One of the most popular methods of bowhunting is using ground blinds. They can be as simple as a natural blind built behind a tree, bush, log, or rock or as sophisticated as a portable, enclosed camouflage-cloth blind.
- Blinds usually are located close to game food sources, game trails, or watering holes.
- Ground blinds should always be located downwind or crosswind of the spot where you expect to see your quarry because your scent will be carried at ground level and downwind of your blind.
- Blinds can be fashioned out of native vegetation or rigged from a roll of camouflage cloth or netting, which stores easily in a pack.
- Always clear away all ground cover on your blind’s floor to prevent noise from your foot movements, but remember to replace the ground cover before you leave the site.
- A small portable stool or plastic bucket makes the wait more comfortable.
- When hunting from a ground blind, it is especially important to use camouflage face “make-up” or camouflage head nets and gloves.
- Can be set up ahead of time along trails or set up quickly at advantageous spots during a hunt.
- Provide effective camouflage or may conceal the bowhunter totally, allowing more time to prepare for the shot.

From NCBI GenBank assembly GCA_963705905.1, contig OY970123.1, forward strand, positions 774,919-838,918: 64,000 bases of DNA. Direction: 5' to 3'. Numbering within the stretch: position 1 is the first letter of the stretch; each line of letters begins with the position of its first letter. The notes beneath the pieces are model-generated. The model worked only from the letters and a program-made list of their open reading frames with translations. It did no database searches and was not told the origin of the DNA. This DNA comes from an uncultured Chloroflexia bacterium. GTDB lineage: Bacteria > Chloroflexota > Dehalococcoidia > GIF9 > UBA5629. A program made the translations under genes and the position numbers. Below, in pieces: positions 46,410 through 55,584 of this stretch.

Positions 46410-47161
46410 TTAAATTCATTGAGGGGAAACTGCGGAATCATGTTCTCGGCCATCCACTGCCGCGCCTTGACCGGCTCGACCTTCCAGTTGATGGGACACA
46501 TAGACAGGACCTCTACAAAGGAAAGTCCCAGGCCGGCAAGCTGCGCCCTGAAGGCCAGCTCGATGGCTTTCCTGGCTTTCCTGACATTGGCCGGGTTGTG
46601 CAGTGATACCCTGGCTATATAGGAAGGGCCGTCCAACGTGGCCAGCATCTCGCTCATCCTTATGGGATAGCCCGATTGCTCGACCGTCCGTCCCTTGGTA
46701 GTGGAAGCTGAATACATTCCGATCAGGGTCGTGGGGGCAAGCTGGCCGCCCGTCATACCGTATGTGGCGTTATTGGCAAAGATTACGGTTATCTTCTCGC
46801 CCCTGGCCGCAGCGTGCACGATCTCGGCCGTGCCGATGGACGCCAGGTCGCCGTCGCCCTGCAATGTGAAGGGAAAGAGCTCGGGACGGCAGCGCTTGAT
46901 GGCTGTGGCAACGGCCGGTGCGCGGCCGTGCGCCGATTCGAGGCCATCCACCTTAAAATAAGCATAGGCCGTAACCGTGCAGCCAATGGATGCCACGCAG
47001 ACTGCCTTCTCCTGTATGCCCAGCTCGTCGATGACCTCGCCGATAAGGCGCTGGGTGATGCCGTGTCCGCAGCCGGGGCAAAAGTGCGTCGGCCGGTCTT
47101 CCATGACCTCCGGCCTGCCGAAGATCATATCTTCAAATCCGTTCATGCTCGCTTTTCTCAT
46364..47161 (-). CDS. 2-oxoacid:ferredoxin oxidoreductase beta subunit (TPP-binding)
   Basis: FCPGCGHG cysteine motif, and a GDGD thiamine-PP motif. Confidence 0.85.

- Can purchase commercially manufactured ground blinds, which are readily available.
- Make human scent and movement at ground level easier for game to detect.
- Offer limited visibility and shooting lanes.
More on Ground Blinds
Ground blinds are makeshift or temporary structures located on the ground that conceal the hunter. They’re made of everything from plywood to branches.
- They should be used instead of a tree stand when you should not be climbing, such as during inclement weather.
- They provide an element of surprise that is lacking with hunting from a tree stand.
You should situate ground blinds:
- Downwind, based on the normal wind pattern during a given time of day, such as morning
- Away from the sun
- Where the foreground and background are safest